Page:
By all accounts, Jerome Sylvester was a hard working family man who was in the wrong place at the wrong time when he was gunned down on August 14th in a drive-by triple shooting near Black Creek and Trethewey in Toronto; he was 42 years old.
Sylvester, son-in-law of veteran Black Community Leader and Advocate Valarie Steele, was killed while dropping off food for his mother at her Martha Eaton Way apartment Building.
He was met downstairs by his brother and, as he was returning to his car, a vehicle drove up and sprayed Sylvester and the surroundings with bullets. He died on the spot while two other men some distance away were wounded. Shots even reached the second floor of the apartment building as the vehicle with the killer sped away.
With his pregnant wife Joy and four year old son Jerome Junior waiting at home for his return, Sylvester was declared dead at the scene.
In a moving eulogy, his mother-in-law Valarie Steele referred to Sylvester as “my son from another mother.” He was … “son, brother, uncle, husband, father, friend; roll all of that into one and that makes Jerome Jean Louis Sylvester an authentic human being that is one of the nicest persons that anyone could know. Calm, purposeful, decent, hardworking, caring and loyal are some of the adjectives that one could use to describe him.”
Sylvester worked at the Fastening House, a supplier of construction supplies and equipment, where he built a reputation for being respectful, reliable and, according to one of his colleagues: it “was a privilege” to worked with him. Police say they have no reason to believe Sylvester was a target.
His funeral services which took place a week ago Tuesday, was conducted by Reverend Ojo Tewogbade who officiated at the marriage of Jerome Sylvester and Joy Steele in 2015.
The issue of gun violence has accounted for the deaths of a disproportionate number of young Black men, and was faced head on by those in attendance and those who were called upon to speak.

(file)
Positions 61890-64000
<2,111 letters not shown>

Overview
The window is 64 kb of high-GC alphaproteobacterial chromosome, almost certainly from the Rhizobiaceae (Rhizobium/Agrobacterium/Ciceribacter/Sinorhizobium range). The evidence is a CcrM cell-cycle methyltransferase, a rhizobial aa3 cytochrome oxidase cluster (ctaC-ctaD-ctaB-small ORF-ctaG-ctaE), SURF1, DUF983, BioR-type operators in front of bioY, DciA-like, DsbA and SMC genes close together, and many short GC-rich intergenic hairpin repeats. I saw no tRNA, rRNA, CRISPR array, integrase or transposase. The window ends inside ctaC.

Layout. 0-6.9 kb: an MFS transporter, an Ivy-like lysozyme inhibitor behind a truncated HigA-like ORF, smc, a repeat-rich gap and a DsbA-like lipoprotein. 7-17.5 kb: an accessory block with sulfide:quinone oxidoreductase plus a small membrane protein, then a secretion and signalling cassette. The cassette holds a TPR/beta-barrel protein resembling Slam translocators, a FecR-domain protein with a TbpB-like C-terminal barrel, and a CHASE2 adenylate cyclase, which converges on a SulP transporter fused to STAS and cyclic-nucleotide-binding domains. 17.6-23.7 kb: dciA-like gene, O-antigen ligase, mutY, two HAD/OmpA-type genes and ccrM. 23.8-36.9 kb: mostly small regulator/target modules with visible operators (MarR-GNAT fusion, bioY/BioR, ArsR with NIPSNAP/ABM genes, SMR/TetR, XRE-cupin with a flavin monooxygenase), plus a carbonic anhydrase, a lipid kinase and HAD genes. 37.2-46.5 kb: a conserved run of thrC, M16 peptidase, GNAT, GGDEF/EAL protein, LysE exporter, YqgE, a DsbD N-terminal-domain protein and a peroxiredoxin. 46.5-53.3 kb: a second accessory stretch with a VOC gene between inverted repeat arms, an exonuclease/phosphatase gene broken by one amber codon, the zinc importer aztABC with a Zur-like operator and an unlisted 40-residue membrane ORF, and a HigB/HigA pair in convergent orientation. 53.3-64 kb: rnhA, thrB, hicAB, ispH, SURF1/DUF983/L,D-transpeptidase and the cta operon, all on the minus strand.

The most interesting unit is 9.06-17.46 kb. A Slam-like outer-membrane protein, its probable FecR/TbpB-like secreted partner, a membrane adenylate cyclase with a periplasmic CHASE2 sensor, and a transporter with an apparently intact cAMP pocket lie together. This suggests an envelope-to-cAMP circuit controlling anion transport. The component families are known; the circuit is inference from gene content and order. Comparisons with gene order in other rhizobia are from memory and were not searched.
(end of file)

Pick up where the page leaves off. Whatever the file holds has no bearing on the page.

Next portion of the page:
Rev. Ojo Tewogbade, in his homily addressed gun violence in the Black Community. He drew on his personal experience as a twenty-seven-year veteran of Toronto Police Service and as a pastor and chaplain dealing with the victims of gun violence. Also, adding to the theme of community complicity with gun violence, the Minister that gave the closing prayer spoke about culpability of parents who allow their young men to sleep all day, go out at nights and bring home flat screen TV sets and remain quiet.
In her eulogy, Steele counseled, “The senseless and gratuitous violence that took your life is something that we in the Black communities will have to mount a significant resistance against” She added that “for years we have been resisting the violence of racism, the violence of inequality and the violence in the substantial effort to keep us subjugated with poverty always knocking at our heels. The entrance of drugs and violence is another evil that must be addressed. We must resist this evil with every ounce of strength we have and that must begin with the question: ‘Where are the guns coming from and who are the procurers of these instruments of death that continue to take the lives of our young men?’… we are not sure who is creating the murders and mayhem in our communities but if as a Blackman or woman you stop participating in murders and mayhem in our communities then we can successfully ensure that this madness stops.”
“Too many upstanding young Black men have been murdered, thus undermining the stability and future of our communities. We are tired and fed up with burying our young men. As a community, we need to rise up and take action so that Jerome would not have died in vain and there will not be other Jeromes.”
“Murdering and destroying our communities will ensure that the mayhem and madness continue to the last family. We are better than that! We have always been better than that!”